Skip to main content

Indigenous Cultural Competency: Our commitment

Graduate attributes

Research has shown the importance of including a graduate attribute relating to Indigenous knowledge, culture and values, to a University's graduate attribute policy. 

Curtin has embedded aspects of Indigenous cultural competency principles in its Graduate Attributes.

CAS building

 Copyright CAS foyer flags by Curtin University

Policies and procedures

As part of Curtin's commitment to Indigenous cultural competency, the University has produced policies and procedures to support staff and students.

Indigenous Terms of Reference (ITR)

Indigenous Terms of Reference are a set of protocols that ensure Indigenous knowledge, experience and values are respected and worked with during an Indigenous project or decision making process.

It defines the roles and protocols for Indigenous practitioners, non-Indigenous practitioners and other stakeholders.

In some programs run by Curtin, ITR makes up one of the core teaching areas, for eg, the Indigenous Community Management and Development programs and Indigenous Community Health program.

Curtin's vision

Curtin University is a multicultural campus where staff and students are increasingly exposed to persons from other cultures, making it an ideal environment with the potential to increase understanding and eliminate conflict.

The University is committed to Indigenous education and culture and is focused on the development of cultural competencies in the University's staff and student populations. It is also commited to assist the organisation to navigate what it means to be culturally competent and implement it into practice. 

The University strives to:

  • provide an environment that is encouraging and free from racisim
  • promote equality and respect in education, research and employment
  • produce graduates who are culturally aware global citizens
  • promote Indigenous collaboration and participation through community engagement
  • formulate guidelines and recommendations designed to eliminate racial and ethnic disparities 

Curtin is committed to:

  • ensuring all staff and student increase their understanding of Aboriginal and Torres Strait Islander peoples and cultures
  • developing the skills necessary to become culturally competent at a professional and personal level.  
  • developing Indigenous competency modules that would combine with discipline specific examples to fit in with the University's plans
  • increasing the number of courses with Indigenous content across its teaching program
  • promoting stronger partnerships through community engagement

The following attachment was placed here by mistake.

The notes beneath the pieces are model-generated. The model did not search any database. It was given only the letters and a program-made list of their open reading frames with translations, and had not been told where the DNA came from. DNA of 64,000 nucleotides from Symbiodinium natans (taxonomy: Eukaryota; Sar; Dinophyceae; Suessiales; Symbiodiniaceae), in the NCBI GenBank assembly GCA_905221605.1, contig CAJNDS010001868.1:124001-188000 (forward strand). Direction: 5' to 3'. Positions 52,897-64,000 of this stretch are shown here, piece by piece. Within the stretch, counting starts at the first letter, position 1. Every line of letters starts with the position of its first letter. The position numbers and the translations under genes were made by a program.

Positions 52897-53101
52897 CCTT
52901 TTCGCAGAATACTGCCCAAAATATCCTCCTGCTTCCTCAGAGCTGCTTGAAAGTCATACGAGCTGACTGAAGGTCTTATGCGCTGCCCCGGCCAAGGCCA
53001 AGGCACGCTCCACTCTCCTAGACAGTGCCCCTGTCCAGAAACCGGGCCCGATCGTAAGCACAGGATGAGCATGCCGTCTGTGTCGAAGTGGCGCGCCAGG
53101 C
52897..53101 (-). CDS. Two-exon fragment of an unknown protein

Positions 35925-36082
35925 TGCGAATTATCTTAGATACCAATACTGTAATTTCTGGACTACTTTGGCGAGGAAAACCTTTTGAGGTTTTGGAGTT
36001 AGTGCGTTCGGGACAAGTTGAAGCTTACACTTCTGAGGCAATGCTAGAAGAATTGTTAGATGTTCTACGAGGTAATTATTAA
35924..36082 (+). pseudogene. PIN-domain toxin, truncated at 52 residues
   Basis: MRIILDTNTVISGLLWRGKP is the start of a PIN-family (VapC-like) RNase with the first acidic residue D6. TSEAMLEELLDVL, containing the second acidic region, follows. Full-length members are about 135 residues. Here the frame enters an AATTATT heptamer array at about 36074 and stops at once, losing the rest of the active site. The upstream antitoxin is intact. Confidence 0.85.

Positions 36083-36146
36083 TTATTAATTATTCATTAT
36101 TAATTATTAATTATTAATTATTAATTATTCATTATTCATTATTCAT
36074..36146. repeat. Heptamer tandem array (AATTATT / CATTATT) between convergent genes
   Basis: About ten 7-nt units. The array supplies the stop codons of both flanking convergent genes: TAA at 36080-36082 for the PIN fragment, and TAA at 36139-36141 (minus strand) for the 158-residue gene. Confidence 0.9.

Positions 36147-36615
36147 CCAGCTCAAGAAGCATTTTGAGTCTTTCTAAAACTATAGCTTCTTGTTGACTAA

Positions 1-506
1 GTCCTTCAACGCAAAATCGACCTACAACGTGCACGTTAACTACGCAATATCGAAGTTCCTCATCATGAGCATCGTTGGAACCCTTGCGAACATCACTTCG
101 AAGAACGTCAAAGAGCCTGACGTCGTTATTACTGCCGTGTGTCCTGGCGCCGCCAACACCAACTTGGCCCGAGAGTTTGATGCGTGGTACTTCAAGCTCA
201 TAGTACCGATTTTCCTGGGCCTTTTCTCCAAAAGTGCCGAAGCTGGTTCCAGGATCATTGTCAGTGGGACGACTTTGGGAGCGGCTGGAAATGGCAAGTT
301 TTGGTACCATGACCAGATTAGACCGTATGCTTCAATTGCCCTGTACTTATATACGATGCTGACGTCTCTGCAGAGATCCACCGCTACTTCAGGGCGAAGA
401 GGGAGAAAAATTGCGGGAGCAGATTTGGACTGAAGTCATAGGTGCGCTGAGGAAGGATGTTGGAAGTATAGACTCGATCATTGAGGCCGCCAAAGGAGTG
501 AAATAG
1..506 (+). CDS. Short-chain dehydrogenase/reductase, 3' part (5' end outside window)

Centre for Aboriginal Studies (CAS)

Curtin University has the highest number of Indigenous students of any university in Australia.

The Centre for Aboriginal Studies (CAS) was established in the mid 1983 and aspires to contribute to positive social change for Indigenous Australians.  The Centre is managed by Indigenous staff and offers a range of courses, programs and support services for Aboriginal people.

The Centre aims to:

  • Provide non-Indigenous students with an understanding of Australia from an Indigenous perspective
  • Equip Indigenous students with the skills, knowledge and confidence to contribute to the community
  • Promote Indigenous identity, culture and heritage
  • Broaden the body of Aboriginal and Torres Strait Islander knowledge
  • Assist Indigenous students with access to tertiary education                              

Indigenising the curriculum

One of Curtin's initiatives as part of the RAP is to implement plans for the inclusion of Indigenous perspectives in some of its undergraduate courses and postgraduate coursework. The University requires that these knowledge and perspectives are embedded in the aims, learning outcomes and delivery of courses and programs, where relevant.

The Teaching & Learning tab in this guide contain more information and ideas on indigenising the curriculum.

Aboriginal flag map

Reconciliation Action Plan (RAP)

Curtin University has developed and implemented its own RAP program which addresses the shortcomings that exist between Indigenous and non-Indigenous Australians, within the University's framework.

Acknowledgement of Country

Curtin is commited to the use of appropriate Aboriginal protocols and ceremonies as a way of promoting greater understanding of Aboriginal culture. The University:

  • has developed a Nyungar Welcome to Country that is used at all staff induction ceremonies
  • encourages staff to embed the Welcome to Country into unit outlines and on the University website
  • acknowledges the traditional custodians of the land at official events
  • displays and flies the Aboriginal and Torres Strait Islander flags during significant events